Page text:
Not only does the builder allow you to create a beautiful professional-looking graphic, but it also allows you to choose what a user sees based on their behavior on your website. For example, you can create a welcome message that a user will only see when they first visit your website, and then a recommendation pop-up for a return buyer. Adoric also has a “magic” function that will adapt a new design to match your brand style.

If the builder tool isn’t straight-forward, they’ve got you covered. In addition to the pop-up builder, Adoric offers extremely simple tutorial pages to walk users through each of its features. Articles explain how to start an email campaign, how to run an A/B test on your design, and how to use and read campaign analytics.

The Israel-based startup boasts some impressive clients including Procter & Gamble, Wix, Groupon, Toyota, and Nautica. Though the roster is impressive, the usability of the product is even more so. Making a tool that is accessible to both the Davids and the Goliaths of sales may be what set this product apart from competitors.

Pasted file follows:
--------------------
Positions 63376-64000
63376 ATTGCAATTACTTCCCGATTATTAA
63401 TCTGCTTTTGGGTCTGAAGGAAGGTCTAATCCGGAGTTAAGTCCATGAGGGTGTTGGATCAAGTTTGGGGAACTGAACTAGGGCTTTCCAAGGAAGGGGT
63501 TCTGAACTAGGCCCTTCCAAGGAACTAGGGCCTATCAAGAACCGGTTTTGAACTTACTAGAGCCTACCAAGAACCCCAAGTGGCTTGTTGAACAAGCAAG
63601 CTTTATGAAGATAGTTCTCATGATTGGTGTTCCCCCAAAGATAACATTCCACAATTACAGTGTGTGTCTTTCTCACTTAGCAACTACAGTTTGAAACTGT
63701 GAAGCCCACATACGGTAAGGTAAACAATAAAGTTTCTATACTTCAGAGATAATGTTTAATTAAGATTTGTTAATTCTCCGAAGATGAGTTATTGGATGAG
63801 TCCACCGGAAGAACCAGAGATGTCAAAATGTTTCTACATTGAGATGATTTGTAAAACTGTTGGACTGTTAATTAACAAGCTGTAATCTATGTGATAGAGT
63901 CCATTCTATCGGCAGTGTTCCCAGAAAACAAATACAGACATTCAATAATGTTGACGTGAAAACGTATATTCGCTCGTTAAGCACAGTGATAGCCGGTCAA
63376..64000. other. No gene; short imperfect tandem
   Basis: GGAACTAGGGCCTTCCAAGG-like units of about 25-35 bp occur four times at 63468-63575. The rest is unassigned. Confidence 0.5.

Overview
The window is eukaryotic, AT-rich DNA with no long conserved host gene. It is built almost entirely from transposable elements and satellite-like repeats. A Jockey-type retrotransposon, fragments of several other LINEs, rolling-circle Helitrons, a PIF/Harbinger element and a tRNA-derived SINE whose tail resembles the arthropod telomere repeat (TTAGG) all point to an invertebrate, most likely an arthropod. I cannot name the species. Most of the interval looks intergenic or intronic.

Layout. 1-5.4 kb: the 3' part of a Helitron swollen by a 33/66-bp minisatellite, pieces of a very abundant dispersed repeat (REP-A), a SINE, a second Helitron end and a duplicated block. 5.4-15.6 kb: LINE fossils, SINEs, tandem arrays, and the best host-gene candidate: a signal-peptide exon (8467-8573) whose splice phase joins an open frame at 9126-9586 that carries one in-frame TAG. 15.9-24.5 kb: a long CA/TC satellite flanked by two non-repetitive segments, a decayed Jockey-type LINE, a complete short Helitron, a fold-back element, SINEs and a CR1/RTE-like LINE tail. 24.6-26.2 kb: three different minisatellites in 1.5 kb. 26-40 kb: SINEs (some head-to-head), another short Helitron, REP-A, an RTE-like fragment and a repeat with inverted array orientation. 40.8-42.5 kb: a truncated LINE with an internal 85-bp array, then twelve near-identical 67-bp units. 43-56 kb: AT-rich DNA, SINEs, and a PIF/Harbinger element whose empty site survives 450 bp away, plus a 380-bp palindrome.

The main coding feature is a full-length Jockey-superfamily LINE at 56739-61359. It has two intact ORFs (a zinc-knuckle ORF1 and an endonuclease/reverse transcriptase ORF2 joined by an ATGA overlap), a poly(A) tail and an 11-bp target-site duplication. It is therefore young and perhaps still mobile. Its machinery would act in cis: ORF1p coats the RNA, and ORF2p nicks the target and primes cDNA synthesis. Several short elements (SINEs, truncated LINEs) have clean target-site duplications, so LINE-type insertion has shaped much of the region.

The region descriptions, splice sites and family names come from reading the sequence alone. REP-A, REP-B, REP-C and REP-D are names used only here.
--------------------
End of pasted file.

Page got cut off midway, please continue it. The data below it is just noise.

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Real Estate Marketing

Zillow gets more seemingly pointless patents, why?

(REAL ESTATE MARKETING) Patents are like the cheap spaces in monopoly to Zillow, they get every one they can get their hands on, why do they need so many?

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Zillow is scooping up two more patents. Are we surprised? Does a bear…? (You get the idea). Earlier this year, we covered Zillow’s takeover of 3 patents created by IBM. The latest claims are 1.) allocating electronic advertising opportunities and 2.) presenting image transition sequences between viewing locations.